- The Washington Times - Tuesday, April 21, 2009

ADDIS ABABA, ETHIOPIA (AP) - Sudan’s president made his sixth foreign trip since his indictment on charges of war crimes in Darfur, traveling Tuesday to Ethiopia despite the international warrant for his arrest.

Omar al-Bashir, who appeared relaxed and smiling next to Prime Minister Meles Zenawi, attempted to put a positive spin on the charges he may face if arrested and tried by the International Criminal Court.

He also said he had had “constructive dialogue” with U.S. envoys sent to Sudan, though he expected a harder line from the U.S. but be did not specify what his expectations were.

“For us the ICC indictment was positive,” al-Bashir said. “We have found a very strong stance from regional organizations such as the Arab League and the African Union.”

The Arab League has rejected the indictment. The African Union, which is based in Ethiopia, has said al-Bashir’s arrest would dangerously imperil the fragile peace process in Sudan and has asked the U.N. to defer the warrant for one year.

Al-Bashir also repeated his criticisms of the 13 local and international aid groups he expelled after the arrest warrant was issued. Sudan’s government accused the groups of spying for the ICC.

“To address the gap, we have expressed our readiness to receive new partners,” he said.

Meles, who did not say much during the brief news conference, said Ethiopia would continue to treat Sudan as an ally and welcome its leader to Ethiopia.

“Relations have not been affected,” he said. “Sudan is a close neighbor.”

An Ethiopian foreign ministry spokesman said al-Bashir would not face arrest. He was in Ethiopia for a one-day visit to discuss routine issues.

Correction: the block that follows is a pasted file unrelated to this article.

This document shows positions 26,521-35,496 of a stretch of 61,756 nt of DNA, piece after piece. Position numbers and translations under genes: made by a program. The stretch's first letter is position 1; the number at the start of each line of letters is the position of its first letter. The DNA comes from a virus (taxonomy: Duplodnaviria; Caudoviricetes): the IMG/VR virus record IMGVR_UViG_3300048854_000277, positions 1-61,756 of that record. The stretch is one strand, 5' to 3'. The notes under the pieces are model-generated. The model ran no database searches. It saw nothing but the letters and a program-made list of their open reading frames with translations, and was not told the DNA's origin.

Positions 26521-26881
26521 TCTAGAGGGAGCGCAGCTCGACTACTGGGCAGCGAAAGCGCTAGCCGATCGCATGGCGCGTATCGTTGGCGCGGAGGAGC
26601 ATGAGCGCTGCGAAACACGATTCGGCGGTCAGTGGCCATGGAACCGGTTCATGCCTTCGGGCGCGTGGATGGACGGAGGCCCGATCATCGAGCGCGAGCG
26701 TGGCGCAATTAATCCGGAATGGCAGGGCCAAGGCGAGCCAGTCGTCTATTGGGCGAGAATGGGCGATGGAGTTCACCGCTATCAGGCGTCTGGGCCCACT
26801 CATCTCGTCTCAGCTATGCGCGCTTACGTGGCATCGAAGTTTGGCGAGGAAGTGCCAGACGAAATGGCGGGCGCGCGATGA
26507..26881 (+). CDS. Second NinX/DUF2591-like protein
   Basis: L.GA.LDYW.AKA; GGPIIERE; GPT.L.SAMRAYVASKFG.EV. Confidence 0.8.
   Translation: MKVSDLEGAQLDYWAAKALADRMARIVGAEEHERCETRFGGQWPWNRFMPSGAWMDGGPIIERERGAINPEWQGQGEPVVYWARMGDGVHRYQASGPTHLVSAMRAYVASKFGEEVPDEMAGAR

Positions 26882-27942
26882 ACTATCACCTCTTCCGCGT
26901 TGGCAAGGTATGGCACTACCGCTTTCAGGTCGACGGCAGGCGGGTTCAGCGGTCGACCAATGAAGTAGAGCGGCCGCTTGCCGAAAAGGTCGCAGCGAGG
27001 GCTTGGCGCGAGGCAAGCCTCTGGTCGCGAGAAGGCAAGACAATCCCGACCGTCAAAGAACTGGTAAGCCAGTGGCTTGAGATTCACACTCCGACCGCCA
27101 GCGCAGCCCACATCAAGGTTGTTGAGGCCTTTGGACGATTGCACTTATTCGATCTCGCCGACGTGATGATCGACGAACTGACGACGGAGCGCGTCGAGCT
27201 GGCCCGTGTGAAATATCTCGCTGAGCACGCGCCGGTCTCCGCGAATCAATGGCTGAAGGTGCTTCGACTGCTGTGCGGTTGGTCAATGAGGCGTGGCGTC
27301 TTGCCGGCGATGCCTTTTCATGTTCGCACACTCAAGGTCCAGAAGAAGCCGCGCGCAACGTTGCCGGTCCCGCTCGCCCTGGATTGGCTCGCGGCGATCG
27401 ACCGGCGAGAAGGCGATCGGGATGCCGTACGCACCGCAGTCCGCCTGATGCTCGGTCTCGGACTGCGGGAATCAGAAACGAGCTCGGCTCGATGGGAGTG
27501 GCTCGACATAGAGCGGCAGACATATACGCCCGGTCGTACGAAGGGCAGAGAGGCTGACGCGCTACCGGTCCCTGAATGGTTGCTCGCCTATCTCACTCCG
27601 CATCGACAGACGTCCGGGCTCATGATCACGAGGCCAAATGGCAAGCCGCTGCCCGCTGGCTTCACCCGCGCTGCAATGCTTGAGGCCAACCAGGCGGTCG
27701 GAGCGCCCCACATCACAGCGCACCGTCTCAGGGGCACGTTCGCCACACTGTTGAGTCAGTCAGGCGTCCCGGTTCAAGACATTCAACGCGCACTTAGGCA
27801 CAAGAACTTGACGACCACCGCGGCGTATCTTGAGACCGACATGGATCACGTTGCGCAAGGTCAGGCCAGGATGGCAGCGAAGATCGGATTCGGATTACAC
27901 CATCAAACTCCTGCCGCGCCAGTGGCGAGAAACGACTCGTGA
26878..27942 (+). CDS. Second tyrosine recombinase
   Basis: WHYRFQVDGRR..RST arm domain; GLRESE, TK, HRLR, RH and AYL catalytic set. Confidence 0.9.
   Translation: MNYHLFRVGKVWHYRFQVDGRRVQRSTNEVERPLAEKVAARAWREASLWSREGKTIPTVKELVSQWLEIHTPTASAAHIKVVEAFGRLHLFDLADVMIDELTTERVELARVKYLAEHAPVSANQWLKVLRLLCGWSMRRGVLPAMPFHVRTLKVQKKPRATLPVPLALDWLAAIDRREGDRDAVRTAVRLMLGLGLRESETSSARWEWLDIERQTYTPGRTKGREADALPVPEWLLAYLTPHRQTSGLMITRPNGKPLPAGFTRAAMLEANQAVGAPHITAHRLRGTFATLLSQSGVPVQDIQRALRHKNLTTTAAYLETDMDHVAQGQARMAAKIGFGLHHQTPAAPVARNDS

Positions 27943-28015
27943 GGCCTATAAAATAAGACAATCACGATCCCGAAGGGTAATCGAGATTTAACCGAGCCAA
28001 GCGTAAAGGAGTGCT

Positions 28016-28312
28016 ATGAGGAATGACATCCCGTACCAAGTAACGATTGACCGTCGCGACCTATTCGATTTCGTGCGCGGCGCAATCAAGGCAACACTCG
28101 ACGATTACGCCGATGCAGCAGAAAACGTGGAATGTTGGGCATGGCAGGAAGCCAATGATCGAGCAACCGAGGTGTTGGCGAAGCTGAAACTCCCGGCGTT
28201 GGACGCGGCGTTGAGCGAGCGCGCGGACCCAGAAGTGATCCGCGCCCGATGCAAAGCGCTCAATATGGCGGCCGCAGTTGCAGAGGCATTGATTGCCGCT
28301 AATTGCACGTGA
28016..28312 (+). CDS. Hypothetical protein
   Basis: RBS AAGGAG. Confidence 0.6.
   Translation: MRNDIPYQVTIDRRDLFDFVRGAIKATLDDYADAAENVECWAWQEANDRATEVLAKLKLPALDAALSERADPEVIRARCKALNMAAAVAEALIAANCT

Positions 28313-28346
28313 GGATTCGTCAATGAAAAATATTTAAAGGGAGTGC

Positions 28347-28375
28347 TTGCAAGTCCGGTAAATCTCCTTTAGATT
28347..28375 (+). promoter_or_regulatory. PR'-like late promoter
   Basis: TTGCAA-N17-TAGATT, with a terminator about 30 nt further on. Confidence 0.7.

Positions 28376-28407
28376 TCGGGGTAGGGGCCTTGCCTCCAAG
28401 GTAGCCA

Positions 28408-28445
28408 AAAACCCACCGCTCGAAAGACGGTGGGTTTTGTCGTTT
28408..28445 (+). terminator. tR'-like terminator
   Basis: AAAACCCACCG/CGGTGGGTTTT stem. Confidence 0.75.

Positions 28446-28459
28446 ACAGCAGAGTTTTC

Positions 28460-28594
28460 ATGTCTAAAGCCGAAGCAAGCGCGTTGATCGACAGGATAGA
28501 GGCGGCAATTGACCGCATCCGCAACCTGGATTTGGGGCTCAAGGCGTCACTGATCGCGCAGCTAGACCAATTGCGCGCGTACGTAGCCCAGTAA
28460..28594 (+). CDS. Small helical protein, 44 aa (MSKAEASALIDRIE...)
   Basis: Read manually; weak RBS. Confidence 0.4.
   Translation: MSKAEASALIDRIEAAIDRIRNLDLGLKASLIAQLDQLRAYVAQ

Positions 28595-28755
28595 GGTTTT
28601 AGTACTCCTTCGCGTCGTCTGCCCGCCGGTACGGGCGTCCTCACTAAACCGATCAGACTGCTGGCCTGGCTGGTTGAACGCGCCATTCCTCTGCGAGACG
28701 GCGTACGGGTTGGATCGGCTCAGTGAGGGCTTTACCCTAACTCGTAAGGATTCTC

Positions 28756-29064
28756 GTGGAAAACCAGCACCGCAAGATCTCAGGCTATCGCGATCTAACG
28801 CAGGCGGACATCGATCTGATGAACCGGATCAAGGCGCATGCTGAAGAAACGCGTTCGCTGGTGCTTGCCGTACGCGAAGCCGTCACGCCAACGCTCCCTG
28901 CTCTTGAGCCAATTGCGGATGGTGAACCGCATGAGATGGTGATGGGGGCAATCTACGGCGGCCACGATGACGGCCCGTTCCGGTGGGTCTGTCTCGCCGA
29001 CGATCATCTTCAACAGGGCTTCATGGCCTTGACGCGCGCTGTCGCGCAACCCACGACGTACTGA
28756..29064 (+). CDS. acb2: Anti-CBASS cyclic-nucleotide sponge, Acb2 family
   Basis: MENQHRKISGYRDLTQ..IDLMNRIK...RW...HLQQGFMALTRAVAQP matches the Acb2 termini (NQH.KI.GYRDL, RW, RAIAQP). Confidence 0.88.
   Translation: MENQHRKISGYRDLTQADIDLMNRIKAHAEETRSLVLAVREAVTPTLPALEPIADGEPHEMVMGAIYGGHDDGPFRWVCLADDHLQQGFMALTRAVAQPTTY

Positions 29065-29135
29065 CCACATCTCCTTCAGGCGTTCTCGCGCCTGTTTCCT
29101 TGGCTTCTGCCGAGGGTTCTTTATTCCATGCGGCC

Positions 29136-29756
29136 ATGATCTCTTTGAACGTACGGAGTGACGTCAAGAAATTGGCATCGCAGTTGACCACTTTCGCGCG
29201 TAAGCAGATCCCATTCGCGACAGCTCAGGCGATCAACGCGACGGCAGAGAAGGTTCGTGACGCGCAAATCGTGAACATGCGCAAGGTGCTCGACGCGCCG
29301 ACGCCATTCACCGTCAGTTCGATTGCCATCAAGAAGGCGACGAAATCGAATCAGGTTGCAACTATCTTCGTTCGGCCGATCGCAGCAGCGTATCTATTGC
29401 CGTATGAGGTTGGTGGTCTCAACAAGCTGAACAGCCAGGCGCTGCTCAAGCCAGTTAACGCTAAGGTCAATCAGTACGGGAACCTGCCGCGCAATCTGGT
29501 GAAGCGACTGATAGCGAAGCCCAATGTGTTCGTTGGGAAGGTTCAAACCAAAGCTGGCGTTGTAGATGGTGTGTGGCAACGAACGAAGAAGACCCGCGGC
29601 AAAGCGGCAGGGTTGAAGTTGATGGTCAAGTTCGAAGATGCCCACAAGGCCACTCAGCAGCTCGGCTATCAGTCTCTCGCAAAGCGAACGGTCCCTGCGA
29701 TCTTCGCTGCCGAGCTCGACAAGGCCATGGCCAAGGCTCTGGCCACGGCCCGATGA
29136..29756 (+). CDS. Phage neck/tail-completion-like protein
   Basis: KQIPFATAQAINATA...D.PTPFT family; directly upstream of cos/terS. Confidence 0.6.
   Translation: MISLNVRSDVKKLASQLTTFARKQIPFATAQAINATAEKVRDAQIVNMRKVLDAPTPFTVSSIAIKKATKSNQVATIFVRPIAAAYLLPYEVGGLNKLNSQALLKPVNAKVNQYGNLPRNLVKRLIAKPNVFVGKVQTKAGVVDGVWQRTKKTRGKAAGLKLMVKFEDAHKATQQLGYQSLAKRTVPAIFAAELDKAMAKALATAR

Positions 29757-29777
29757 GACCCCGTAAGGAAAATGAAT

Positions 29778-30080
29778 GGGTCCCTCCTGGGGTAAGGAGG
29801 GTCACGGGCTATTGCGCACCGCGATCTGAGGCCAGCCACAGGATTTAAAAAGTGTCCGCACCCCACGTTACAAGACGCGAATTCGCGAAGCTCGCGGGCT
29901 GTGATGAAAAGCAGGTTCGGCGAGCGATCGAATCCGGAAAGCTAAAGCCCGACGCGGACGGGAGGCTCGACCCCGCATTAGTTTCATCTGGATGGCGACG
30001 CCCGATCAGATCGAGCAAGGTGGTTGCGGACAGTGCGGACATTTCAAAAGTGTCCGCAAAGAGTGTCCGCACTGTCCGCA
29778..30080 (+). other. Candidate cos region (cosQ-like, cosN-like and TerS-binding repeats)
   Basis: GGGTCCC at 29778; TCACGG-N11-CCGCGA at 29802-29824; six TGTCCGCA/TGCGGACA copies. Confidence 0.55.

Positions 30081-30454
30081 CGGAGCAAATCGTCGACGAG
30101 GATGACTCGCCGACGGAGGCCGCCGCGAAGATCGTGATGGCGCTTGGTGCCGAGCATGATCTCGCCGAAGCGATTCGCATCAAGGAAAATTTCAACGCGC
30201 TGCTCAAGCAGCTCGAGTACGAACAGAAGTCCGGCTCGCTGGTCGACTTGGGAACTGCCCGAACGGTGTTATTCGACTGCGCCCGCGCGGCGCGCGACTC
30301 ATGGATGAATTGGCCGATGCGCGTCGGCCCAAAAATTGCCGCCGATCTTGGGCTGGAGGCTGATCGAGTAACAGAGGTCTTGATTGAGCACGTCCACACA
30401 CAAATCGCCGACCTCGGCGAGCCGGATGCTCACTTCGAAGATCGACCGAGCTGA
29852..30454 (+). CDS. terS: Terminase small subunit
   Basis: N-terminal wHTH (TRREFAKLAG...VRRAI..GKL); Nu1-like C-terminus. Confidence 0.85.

Since the ICC issued the arrest warrant on March 4, al-Bashir has visited Eritrea, Egypt and Libya, attended an Arab League summit in Qatar and performed a pilgrimage to Islam’s holiest city, Mecca, in Saudi Arabia. In March, the Arab League formally rejected the charges against al-Bashir.

Many African countries have said they will not arrest al-Bashir. While al-Bashir appears to have safe haven in Africa and Arab countries, other nations have supported the arrest warrant.

The U.S., Britain and France have strongly opposed any deferral of the warrant for his arrest. President Barack Obama in March denounced the “genocide” in Darfur. But the U.S. has not recognized the ICC’s jurisdiction, citing fears that Americans would be unfairly prosecuted for political reasons.

ICC prosecutor Luis Moreno Ocampo has said that al-Bashir should be arrested once he leaves Sudanese airspace and that prosecutors are monitoring al-Bashir’s movements. However, the Hague-based court has no police force to execute the warrant.

Al-Bashir’s Arab-led government has been battling ethnic African rebels in the region since 2003, and about 300,000 people have died in fighting and 2.7 million displaced in the conflict, according to U.N. figures. Sudan says the numbers are exaggerated.

Sudan’s government expelled more than a dozen local and international aid agencies after the arrest warrant.


Associated Press Writer Anita Powell contributed to this report from Nairobi, Kenya.

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